This should resolve another problem that must make the interior designer's life a nightmare: the clients pointing to a single item, asking the price and then saying that they won't pay that for that. In response, she should be able to say that it is "within budget".
The one area where a budget is not just desirable, but essential, is in the creation of bespoke pieces. A key criterion for the designer/artist is the price, because that will affect all the detailed decisions that he or she makes. Two chandeliers could look very similar, but one will be cheaper than the other, the former having moulded rather than cut drip pans, fewer strands and ornaments, crystal set further apart, less expensive crystal or glass where this will not compromise the total effect.... If, having done all this work, the result is deemed to be too expensive, the artist has to start all over again.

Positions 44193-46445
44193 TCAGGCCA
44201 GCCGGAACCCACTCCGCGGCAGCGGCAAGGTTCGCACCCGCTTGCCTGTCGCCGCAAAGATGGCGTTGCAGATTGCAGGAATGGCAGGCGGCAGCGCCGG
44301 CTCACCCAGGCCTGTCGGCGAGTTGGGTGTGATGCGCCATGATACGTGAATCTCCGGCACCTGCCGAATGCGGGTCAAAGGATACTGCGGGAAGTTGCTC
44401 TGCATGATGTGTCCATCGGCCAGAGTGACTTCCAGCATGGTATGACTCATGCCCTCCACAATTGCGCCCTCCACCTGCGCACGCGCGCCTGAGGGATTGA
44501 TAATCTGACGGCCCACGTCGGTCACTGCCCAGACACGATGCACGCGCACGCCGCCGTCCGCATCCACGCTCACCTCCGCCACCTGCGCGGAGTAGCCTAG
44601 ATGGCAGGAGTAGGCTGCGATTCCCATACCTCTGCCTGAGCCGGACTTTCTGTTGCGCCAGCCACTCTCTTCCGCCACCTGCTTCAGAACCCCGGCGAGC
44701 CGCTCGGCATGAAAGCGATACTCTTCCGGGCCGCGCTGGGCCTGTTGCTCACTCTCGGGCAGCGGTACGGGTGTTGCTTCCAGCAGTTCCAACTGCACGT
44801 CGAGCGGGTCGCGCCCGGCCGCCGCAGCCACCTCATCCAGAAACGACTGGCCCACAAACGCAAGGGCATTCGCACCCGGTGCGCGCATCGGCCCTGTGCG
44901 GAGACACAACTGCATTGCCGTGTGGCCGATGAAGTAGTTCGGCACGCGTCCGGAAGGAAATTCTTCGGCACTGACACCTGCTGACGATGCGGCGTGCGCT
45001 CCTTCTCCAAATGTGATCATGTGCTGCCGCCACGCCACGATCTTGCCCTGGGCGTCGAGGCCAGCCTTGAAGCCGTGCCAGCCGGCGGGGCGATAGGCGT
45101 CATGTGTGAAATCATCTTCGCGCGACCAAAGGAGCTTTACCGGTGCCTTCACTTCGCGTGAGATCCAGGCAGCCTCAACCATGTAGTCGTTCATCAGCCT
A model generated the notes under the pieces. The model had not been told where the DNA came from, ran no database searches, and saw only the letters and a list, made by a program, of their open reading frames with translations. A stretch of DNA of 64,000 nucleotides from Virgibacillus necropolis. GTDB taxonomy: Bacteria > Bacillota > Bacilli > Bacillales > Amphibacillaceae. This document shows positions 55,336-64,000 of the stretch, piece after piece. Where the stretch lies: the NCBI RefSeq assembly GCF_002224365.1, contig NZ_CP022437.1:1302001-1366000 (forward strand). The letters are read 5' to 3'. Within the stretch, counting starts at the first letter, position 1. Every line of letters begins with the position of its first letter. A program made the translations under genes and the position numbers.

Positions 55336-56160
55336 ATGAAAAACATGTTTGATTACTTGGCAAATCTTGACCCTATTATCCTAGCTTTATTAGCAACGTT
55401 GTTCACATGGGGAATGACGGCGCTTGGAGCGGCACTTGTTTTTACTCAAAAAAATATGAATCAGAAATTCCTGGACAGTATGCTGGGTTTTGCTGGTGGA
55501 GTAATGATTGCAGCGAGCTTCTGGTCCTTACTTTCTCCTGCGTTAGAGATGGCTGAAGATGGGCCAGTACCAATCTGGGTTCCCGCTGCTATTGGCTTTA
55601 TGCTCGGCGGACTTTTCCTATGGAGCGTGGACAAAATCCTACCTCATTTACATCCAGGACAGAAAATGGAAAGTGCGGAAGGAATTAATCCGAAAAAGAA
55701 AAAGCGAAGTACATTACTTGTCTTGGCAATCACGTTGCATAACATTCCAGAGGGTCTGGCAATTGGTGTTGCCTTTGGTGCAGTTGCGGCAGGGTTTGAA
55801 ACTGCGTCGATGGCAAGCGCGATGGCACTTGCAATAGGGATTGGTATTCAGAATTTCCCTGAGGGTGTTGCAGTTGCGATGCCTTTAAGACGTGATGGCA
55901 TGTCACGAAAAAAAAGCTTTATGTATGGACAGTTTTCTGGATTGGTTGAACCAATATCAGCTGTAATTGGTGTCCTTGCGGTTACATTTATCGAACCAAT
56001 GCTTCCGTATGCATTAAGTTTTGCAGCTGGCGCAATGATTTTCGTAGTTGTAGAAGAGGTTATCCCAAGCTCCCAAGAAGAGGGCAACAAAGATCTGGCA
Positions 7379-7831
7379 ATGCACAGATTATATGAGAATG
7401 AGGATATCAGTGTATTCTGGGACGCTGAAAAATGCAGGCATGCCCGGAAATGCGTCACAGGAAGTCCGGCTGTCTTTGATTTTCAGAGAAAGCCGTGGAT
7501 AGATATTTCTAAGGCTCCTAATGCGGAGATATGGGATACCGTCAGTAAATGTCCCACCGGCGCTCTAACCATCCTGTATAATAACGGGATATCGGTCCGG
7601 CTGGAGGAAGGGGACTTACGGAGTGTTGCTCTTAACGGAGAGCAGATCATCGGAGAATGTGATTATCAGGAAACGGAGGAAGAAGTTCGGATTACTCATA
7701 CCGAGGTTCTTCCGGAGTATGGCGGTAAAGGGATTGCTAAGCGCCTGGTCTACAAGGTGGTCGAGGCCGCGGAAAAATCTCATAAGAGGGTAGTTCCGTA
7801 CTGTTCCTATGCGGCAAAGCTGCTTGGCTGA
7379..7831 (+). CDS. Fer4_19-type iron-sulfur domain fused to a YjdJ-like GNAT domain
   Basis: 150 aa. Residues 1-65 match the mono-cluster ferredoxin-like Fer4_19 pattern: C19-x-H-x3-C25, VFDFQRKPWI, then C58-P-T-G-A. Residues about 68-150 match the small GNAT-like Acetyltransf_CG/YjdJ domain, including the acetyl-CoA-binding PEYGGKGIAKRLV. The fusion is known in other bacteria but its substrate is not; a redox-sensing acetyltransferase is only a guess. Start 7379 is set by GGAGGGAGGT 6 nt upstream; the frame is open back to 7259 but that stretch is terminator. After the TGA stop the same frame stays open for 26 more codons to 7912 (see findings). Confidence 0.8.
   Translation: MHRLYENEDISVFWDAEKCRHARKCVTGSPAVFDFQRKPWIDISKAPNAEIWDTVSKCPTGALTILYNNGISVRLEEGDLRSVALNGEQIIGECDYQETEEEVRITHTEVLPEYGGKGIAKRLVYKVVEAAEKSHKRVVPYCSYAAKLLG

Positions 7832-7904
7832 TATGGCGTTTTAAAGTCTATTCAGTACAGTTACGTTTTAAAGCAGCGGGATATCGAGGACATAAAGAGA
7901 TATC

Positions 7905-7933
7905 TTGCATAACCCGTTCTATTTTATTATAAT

And if the artist was told before starting that there was no budget, but then their proposal is rejected because it is too expensive, there obviously was a budget, wasn't there! -- whatever it might have been called, and whatever the basis for it. Since his or her work to that point is all for free -- they does not receive a penny unless a chandelier (or whatever) is ultimately bought from them -- they are basically being pissed over by people richer than them. Whatever they may say, believe me, they don't take kindly this -- there are certain makers of bespoke lighting who refuse to work for some design consultancies, that's all I'm saying...so show some respect, allow enough time, and agree a budget in advance. The final design may still be rejected because it is not liked, but that is different to its being too expensive.
A budget is not an arbitrary number. A budget is built up, line by line, based on what has to be paid for, and the estimated cost for those items. So how do you know how much to allow for, as you build up your budget for lighting? Makers of bespoke items (and we) will always be happy to discuss with you what you should allocate for a specific item and/or for the whole lighting package.